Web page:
Olives

The fruit of the olive tree is available in more than 75 varieties. Try these flavorful examples.


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Olives are sold pitted and unpitted. Although purchased pitted olives are more convenient to use in cooking than unpitted olives, putting causes more of the olive to be exposed to the brine. This can cause the flesh to become softer and yield a different flavor. One way to remove a pit from an unpitted olive is to gently crush the long side of the olive with the heel of your hand, then pull out the pit. Here are some of the more flavorful olives available:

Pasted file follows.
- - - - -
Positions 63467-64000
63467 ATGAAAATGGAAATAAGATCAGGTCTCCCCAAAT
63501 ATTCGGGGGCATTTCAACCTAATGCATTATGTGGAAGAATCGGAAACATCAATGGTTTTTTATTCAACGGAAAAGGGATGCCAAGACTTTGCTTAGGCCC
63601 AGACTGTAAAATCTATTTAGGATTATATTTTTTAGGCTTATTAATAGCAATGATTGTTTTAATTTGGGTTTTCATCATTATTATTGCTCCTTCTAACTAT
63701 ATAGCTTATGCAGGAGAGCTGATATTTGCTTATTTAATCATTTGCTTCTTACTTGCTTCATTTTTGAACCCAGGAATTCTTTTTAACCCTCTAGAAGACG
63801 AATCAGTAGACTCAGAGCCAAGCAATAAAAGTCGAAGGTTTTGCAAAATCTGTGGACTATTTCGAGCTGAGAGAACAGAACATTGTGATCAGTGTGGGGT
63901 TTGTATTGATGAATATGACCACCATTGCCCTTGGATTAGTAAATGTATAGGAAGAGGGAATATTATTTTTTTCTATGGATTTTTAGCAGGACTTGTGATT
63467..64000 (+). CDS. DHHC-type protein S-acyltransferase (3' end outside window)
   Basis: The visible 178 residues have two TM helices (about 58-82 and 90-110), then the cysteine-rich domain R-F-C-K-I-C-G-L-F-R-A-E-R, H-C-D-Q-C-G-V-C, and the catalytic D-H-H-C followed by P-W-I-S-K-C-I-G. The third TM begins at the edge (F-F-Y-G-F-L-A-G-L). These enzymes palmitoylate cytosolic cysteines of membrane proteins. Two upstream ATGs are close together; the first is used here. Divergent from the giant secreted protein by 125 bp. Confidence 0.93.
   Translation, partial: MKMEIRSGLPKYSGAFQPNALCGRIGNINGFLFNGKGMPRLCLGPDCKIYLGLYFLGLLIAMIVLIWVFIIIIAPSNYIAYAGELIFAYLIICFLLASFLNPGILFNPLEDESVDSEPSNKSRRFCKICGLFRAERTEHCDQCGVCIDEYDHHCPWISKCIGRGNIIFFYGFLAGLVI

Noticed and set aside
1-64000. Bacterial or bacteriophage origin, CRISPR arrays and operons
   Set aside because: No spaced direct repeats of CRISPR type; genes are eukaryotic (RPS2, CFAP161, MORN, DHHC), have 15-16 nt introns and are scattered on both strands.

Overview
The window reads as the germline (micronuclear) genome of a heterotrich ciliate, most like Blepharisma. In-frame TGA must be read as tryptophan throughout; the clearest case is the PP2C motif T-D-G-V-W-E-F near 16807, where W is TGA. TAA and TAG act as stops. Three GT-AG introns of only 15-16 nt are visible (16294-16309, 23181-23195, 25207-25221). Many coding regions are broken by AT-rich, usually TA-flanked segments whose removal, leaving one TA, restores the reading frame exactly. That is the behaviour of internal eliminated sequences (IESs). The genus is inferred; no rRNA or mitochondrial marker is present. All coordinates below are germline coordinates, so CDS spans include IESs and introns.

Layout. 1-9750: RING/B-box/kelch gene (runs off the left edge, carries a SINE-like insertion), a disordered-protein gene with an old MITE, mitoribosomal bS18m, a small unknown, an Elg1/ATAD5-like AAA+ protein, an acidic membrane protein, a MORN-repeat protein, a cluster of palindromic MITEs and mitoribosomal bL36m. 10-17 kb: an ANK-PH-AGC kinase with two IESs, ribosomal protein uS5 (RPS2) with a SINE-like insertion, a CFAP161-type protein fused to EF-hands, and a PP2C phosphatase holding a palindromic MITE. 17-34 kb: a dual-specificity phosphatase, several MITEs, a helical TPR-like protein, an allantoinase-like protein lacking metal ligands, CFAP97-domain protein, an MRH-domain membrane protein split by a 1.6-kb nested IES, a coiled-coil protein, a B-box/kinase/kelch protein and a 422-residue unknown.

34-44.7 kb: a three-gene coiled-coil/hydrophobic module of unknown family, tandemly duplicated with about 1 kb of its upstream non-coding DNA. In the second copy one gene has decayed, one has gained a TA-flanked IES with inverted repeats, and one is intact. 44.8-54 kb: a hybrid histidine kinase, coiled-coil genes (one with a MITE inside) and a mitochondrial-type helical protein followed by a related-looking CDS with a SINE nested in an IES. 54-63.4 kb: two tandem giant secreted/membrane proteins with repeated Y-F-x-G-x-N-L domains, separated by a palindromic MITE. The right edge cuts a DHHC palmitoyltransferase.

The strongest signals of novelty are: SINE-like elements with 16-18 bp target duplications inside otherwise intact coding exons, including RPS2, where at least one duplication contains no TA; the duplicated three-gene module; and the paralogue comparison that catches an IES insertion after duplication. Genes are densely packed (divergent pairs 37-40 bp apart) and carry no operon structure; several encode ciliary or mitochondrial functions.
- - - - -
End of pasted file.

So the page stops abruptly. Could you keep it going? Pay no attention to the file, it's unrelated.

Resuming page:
Alphonso: A huge, deep-purple olive from Chile with soft, meaty flesh and a slightly bitter, sour taste.

Arbequina: A green, brine-cured olive with a slightly bitter taste.

Cerignola: A huge, green or jet-black brine-cured olive with a lemon-apple flavor. This one is difficult to pit.

Gaeta: A small, reddish-brown olive with a slightly earthy flavor.

Kalamata: A greenish-black-purple, brine-cured olive with a pungent, lingering flavor.

La Catalan: A brine-cured Spanish olive that's marinated with curry, celery, and pepper. It has a crisp, dense flesh and an assertive curry flavor.

Nicoise: A small, brownish-purple, brine-cured olive that's fruity and juicy, but not oily.

Nyon: A black, dry-roasted, tender olive with a slightly bitter flavor.

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